Publicity From Thin Air
In an ideal world, your business would be overflowing withnewsworthy stories, and the media would be waiting with batedbreath for your next press release, ready to give you front pagecoverage.
Financial Planners Publicity and Marketing - Live By The Calendar
The media live by the calendar. Your story pitch might miss the mark with them the first time out, solely because it's out of whack with the seasonal cycle (obvious examples: just try pitching another tax story on April 16, or offering the media your 10 tips on backyard barbecue safety the morning after Labor Day).
Public Relations Mixup?
When you pay good money for public relations services, you have a right to expect its primary focus to be on your most important outside audiences, those people whose behaviors have the greatest impact on your operation.
When Tactics Are Not Enough
Your public relations people are busy. The buzz is all about hits on a radio show or mentions in a newspaper column. Or, which to do first, the trade show exhibit or the video clip. All useful tactics, but hardly the detailed planning needed to REALLY do something about the behaviors of those outside audiences that impact you the most.
Rise of the Creative Class
The fast changing dynamics of the world economy is forcing organizations to fundamentally rethink the manner in which they have been communicating with their constituent communities and decision-makers. It is constantly being proven that conventional communication approaches that are designed to raise public awareness may often have the opposite effects of those intended. This is because they fail to take into account the public's profound resistance to the traditional communication stimuli.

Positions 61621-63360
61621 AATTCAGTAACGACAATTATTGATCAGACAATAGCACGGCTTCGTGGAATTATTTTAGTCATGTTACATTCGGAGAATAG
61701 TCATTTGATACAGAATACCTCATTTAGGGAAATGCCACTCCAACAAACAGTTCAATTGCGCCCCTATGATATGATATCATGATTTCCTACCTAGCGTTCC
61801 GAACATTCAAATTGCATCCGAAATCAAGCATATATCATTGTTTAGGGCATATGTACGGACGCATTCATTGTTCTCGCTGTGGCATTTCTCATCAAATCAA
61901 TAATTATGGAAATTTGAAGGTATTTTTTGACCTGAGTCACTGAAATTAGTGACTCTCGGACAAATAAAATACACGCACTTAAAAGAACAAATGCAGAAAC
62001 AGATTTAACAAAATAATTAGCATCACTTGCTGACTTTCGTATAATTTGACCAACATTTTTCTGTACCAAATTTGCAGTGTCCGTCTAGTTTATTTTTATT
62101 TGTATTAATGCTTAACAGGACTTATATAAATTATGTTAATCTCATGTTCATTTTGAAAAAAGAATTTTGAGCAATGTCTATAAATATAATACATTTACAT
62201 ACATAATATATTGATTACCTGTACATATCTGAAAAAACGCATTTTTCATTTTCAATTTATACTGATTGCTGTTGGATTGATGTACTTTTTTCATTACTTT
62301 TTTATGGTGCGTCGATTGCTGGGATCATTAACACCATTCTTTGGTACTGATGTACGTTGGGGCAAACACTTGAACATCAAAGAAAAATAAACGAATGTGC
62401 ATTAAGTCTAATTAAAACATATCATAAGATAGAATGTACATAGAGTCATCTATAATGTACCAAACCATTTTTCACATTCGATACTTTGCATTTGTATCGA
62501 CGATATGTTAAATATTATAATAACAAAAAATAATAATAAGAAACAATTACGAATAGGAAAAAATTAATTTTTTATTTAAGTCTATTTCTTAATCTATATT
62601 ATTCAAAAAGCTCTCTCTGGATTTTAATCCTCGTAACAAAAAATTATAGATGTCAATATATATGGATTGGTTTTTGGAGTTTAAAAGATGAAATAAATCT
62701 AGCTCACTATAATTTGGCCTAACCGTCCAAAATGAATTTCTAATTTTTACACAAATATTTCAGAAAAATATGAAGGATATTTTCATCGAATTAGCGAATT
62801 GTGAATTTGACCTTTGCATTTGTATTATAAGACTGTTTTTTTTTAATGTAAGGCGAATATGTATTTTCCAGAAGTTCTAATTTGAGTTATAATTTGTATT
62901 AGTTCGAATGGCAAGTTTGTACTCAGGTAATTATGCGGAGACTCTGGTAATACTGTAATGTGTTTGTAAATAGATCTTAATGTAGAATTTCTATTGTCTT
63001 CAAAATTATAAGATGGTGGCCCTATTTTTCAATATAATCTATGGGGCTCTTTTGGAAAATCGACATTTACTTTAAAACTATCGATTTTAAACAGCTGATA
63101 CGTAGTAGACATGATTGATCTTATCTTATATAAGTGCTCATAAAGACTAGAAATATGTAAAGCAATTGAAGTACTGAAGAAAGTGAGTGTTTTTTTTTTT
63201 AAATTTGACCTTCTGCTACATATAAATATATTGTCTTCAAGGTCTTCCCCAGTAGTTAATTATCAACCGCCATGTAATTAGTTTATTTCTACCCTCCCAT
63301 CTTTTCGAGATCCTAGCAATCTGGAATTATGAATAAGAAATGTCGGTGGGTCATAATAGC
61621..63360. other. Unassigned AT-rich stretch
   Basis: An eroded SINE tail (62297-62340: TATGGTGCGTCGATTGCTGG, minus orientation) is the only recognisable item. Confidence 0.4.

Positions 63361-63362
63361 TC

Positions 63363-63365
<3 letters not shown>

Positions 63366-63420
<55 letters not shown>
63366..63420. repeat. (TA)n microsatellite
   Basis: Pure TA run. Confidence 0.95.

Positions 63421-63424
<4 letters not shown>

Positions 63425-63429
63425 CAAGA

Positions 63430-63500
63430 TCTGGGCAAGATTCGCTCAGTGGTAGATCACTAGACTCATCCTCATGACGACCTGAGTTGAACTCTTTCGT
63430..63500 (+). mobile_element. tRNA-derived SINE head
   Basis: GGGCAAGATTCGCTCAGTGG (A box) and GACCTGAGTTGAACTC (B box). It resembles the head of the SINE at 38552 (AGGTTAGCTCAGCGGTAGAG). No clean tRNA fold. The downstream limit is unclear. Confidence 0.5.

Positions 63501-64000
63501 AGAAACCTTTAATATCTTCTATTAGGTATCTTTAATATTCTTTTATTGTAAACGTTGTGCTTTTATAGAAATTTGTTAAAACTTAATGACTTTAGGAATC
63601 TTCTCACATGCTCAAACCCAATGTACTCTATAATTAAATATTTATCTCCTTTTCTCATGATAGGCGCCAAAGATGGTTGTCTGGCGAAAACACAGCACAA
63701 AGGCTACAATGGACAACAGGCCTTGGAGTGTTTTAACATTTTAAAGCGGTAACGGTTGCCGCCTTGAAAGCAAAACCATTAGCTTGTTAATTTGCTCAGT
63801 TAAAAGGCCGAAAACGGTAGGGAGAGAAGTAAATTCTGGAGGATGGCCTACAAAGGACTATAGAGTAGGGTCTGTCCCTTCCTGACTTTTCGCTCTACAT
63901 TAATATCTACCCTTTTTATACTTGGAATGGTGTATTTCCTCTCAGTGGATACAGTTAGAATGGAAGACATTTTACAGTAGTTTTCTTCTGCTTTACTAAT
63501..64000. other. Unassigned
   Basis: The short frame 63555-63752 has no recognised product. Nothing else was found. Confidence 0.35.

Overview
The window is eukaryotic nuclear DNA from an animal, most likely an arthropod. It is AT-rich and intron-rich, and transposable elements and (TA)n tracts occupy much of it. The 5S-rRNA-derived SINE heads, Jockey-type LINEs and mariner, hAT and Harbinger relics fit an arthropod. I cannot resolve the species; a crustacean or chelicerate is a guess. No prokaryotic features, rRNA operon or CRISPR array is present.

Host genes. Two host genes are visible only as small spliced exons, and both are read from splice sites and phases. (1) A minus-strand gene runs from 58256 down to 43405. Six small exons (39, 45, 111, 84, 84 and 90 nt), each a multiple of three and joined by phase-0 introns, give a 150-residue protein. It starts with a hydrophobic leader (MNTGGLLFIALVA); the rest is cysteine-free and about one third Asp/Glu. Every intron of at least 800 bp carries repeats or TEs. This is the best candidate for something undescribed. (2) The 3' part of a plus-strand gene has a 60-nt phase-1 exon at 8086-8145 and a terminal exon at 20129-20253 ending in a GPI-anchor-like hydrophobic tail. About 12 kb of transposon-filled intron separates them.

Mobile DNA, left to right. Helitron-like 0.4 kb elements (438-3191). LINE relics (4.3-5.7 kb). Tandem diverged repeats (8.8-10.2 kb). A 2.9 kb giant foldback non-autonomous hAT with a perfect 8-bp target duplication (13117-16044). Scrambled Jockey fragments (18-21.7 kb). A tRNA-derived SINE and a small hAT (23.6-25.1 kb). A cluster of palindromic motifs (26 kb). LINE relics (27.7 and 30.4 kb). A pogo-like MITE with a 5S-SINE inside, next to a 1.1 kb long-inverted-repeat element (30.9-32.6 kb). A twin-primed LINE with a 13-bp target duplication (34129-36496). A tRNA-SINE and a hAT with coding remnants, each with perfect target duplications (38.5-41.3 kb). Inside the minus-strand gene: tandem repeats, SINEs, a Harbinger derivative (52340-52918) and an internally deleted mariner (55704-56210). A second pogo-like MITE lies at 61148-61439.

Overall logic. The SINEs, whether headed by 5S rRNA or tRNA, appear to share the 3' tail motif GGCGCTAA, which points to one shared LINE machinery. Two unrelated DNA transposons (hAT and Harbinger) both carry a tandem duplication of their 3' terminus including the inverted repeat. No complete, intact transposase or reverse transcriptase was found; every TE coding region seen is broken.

How To Get Radio-Active PR For Your Non-Profit Cause: Part Two of Three
FIVE WAYS TO GET ON THE RADIO
3 Essential Elements For Turning Your PR Pitch Into Publicity Exposure
1) Establish Rapport, then get the editor/producer excited.
Why News Releases Fail
Sorry about my otaku with this issue (otaku = more than a hobby, a little less than an obsession).
How To Write A Press Release
A well structured press release in an excellent way of receiving free publicity for very little effort and cost. It is simply the process of writing a newsworthy story about your company, products or services in a reasonably standard format, and then distributing it in the correct way to relevant media contacts.
Mission-Critical Public Relations?
As a business, non-profit or association manager, any tool that helps you reach your department, division or subsidiary objective IS mission-critical.
Not Getting the PR Results You Want?
The reason might be this simple: as a business, non-profit or association manager, you're too focused on communi- cations tactics and not on a workable blueprint for dealing with those important outside audiences whose behaviors most affect your department, division or subsidiary.
The Feeding Tube for Your Business
There are a lot of things that make a business full of clients and running smoothly.
Managers: Do You Trust Your PR?
You can if, as a business, non-profit or associationmanager, you can honestly say you are doing somethingpositive about the behaviors of those important external audiences of yours that most affect your department, group, division or subsidiary.
PR - More Than News Releases
Public relations and news releases are synonymous in the minds of some. Because the media relations aspect of PR is so "public", the PR discipline often is narrowly defined by this tactic. PR is much more than cranking out positive client fodder for the media.